So there is a natural affinity between narrative, and the question of eudaemonia – the question of what it means for a life to ‘turn out well’. Martin Scorsese’s films have often been focused, not on the question of what it means for life to turn out well, but what it means for it to turn out badly. Raging Bull begins with the sad contrast between Jake LaMotta in his boxing prime, and what that same Jake LaMotta became – how it has ‘turned out’ for him. Goodfellas, despite the stylishly amoral violence on the surface, builds up towards a moral interrogation of its audience, as we consider not just how life turned out for Ray Liotta’s Henry Hill, but how attracted we are to the life that Hill has lived. The film begins with Henry’s famous words, as he recalls his envy of the lives of the mafiosos in his neighbourhood: ‘As far back as I can remember, I always wanted to be a gangster.’ We might ask: why would anyone want to be a gangster; why are they to be envied? As Henry explains this clearly, he echoes the words of Polus in Plato’s Gorgias: they seem like real ‘somebodies’ and they get to do whatever they want![11] Who wouldn’t want that?

The film goes on to show us what it is like not just to desire that apparent ‘happiness’, but to seem to achieve it. But crucially, the end of the film is not just a neat moral lesson worthy of the Hays Code (criminals never prosper in the end), it is a question directed at the audience. Henry Hill steps down from the witness box, and addresses the audience directly: ‘we had everything… everything was for the taking. And now it’s all over… I’m an average nobody.’ Hill is not worried about how to atone for the moral failures of his past, nor about how to integrate his criminal past with his present existence meaningfully; he’s just sad that ‘it’s over’. But then, with a slight rueful smile playing on his lips, as he briefly remembers the ‘good old days’, Liotta looks straight at the camera from the doorstep of his unremarkable suburban home as if to ask the audience: and can you honestly say that you would not have enjoyed it while it lasted? In some ways, the whole of Goodfellas is an attempt to seduce the audience into acknowledging that perhaps we, like the young Henry Hill, have at some level ‘always wanted to be a gangster’. After all, we have just spent two-and-a-bit hours invested in their world – not in the boring life of an ‘average nobody’. Scorsese wants us ask whether our own conception of eudaemonia is rather closer to Henry’s than we would like to admit.

But in his two most recent films, Scorsese seems to be focused even more seriously on what it would be like, and what it might mean, for life to turn out badly. A recent article in The New York Times suggests that this is an extension of Scorsese’s long preoccupation with ‘unwise guys’; men who are victims of ‘self-absorption without understanding’.[12] But in these two recent films, it seems that we are presented not so much with self-absorption, but with something like ‘willed loneliness’; a loneliness caused by deeply divided loyalties.[13] And returning to a theme that emerges at the beginning of his breakthrough film, Meanstreets,[14] both The Irishman and Killers of the Flower Moon show us men unable to confess; not to what they have done, but to what they have become. Because they cannot bring their real selves into the presence of others, they lose the capacity to be close to those they love; and this, it turns out, is what it means for one’s life to turn out badly.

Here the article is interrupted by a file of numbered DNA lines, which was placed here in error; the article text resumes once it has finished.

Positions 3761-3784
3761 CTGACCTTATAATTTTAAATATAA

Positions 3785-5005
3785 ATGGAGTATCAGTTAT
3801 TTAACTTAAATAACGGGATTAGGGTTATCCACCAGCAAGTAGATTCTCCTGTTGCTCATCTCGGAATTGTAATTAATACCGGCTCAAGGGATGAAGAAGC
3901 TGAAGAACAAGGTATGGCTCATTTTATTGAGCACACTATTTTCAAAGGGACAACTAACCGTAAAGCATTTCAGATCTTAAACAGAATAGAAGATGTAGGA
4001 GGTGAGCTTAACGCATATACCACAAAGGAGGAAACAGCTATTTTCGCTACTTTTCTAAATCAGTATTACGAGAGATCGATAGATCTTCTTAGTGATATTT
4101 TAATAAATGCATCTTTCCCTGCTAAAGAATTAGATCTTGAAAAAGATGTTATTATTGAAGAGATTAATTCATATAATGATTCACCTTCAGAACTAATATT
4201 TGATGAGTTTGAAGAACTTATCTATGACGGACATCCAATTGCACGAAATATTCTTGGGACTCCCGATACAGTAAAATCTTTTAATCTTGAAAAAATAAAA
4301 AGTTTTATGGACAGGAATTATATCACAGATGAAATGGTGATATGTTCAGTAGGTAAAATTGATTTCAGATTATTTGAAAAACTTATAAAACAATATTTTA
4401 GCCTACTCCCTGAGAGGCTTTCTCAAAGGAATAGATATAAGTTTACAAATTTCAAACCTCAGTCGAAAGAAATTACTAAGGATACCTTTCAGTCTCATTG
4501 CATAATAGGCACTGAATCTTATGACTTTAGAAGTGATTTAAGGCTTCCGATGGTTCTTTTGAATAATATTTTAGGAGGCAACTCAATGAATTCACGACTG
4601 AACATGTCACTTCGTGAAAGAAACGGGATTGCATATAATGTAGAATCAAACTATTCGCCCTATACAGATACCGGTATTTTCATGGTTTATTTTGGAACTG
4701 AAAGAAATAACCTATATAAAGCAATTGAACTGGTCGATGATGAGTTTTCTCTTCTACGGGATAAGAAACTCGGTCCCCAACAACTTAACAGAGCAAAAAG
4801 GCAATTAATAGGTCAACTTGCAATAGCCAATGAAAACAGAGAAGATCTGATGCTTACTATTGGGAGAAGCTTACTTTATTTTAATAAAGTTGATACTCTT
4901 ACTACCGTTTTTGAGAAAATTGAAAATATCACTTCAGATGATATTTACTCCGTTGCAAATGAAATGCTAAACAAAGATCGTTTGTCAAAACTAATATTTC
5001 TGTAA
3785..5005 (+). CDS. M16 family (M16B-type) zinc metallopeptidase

The moral crux of The Irishman is Frank’s pathetic phone call to Jo Hoffa, the wife of Jimmy Hoffa, Frank’s own close friend. As far as Jo knows, her husband is missing; Frank, however, knows that he is dead because he was the one who killed him, and disposed of the body. But as a close friend of the family, Frank is obligated to call – to offer support, comfort and assistance if needed. Frank, understandably, has been avoiding this direct confrontation with the fragmentation in his life, and the divided loyalties that run through it. He voices his discomfort to his wife and daughters: ‘I should call Jo…’. His wife remarks, with surprise, and a hint of accusation: ‘You haven’t called Jo yet?’ But it is the simple question from his quietly furious daughter, Peggy, that gets to the important point: ‘Why?’ Frank pretends he doesn’t hear, so she repeats herself; the second time he pretends he doesn’t understand: ‘Why what?’ Peggy repeats the question a third time with a steady and accusing gaze: ‘Why haven’t you called Jo?’ (Scorsese has learned from the gospels that sometimes the most important questions have to be repeated three times.) She knows why he hasn’t called, and he knows that she knows. So Peggy’s question to Frank, like Jesus’s to Peter, is a form of what moral philosopher Stephen Darwall calls ‘second-personal address’.[15] It is asked in a way that presumes, and expresses, mutual moral accountability. Peggy’s quiet anger and outrage, expressed in this question, comes with an ‘RSVP’; it’s an invitation for Frank to account for himself, just as God’s question to Cain (‘where is your brother, Abel?’) is a summons to accept responsibility, not a request for a location. Rather than attempt to answer for himself, Frank goes upstairs to phone Jo. As he picks up the phone, and awkwardly struggles to utter the most unconvincing of clichés to the distressed woman (‘you know, you gotta think positively’), he is completely lost, and totally bewildered with himself. His life has become hopelessly fragmented, divided between competing loyalties, expended in pursuit of that which turns out to be working against him. And because he is internally fragmented in this way, he loses the capacity to be truly with those he loves.[16]